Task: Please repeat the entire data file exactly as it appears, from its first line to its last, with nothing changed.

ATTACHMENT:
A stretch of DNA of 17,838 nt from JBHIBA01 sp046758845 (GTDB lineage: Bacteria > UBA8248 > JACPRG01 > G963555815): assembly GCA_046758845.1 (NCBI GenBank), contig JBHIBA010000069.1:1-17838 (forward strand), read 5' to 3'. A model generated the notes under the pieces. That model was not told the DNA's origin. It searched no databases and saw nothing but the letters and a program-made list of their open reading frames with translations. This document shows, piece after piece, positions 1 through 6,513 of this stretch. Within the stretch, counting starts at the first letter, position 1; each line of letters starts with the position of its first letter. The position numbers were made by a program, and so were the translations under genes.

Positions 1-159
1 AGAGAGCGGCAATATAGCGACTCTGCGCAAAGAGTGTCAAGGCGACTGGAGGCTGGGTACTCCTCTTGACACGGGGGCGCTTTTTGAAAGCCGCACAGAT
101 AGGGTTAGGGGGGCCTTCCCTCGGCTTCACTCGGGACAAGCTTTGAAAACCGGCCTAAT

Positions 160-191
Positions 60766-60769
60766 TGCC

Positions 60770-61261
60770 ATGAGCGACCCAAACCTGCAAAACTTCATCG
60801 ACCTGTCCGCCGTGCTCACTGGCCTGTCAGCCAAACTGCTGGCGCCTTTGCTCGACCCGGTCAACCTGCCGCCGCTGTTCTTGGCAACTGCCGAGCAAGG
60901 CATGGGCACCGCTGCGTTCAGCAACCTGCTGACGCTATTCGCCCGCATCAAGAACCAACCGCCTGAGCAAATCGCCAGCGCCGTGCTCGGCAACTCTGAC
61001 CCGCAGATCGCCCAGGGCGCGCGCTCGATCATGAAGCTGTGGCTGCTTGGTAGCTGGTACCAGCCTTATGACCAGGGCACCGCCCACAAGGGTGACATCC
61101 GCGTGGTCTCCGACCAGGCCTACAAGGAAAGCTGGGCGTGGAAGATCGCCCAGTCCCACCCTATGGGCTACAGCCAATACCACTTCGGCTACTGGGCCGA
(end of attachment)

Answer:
A stretch of DNA of 17,838 nt from JBHIBA01 sp046758845 (GTDB lineage: Bacteria > UBA8248 > JACPRG01 > G963555815): assembly GCA_046758845.1 (NCBI GenBank), contig JBHIBA010000069.1:1-17838 (forward strand), read 5' to 3'. A model generated the notes under the pieces. That model was not told the DNA's origin. It searched no databases and saw nothing but the letters and a program-made list of their open reading frames with translations. This document shows, piece after piece, positions 1 through 6,513 of this stretch. Within the stretch, counting starts at the first letter, position 1; each line of letters starts with the position of its first letter. The position numbers were made by a program, and so were the translations under genes.

Positions 1-159
1 AGAGAGCGGCAATATAGCGACTCTGCGCAAAGAGTGTCAAGGCGACTGGAGGCTGGGTACTCCTCTTGACACGGGGGCGCTTTTTGAAAGCCGCACAGAT
101 AGGGTTAGGGGGGCCTTCCCTCGGCTTCACTCGGGACAAGCTTTGAAAACCGGCCTAAT

Positions 160-191
Positions 60766-60769
60766 TGCC

Positions 60770-61261
60770 ATGAGCGACCCAAACCTGCAAAACTTCATCG
60801 ACCTGTCCGCCGTGCTCACTGGCCTGTCAGCCAAACTGCTGGCGCCTTTGCTCGACCCGGTCAACCTGCCGCCGCTGTTCTTGGCAACTGCCGAGCAAGG
60901 CATGGGCACCGCTGCGTTCAGCAACCTGCTGACGCTATTCGCCCGCATCAAGAACCAACCGCCTGAGCAAATCGCCAGCGCCGTGCTCGGCAACTCTGAC
61001 CCGCAGATCGCCCAGGGCGCGCGCTCGATCATGAAGCTGTGGCTGCTTGGTAGCTGGTACCAGCCTTATGACCAGGGCACCGCCCACAAGGGTGACATCC
61101 GCGTGGTCTCCGACCAGGCCTACAAGGAAAGCTGGGCGTGGAAGATCGCCCAGTCCCACCCTATGGGCTACAGCCAATACCACTTCGGCTACTGGGCCGA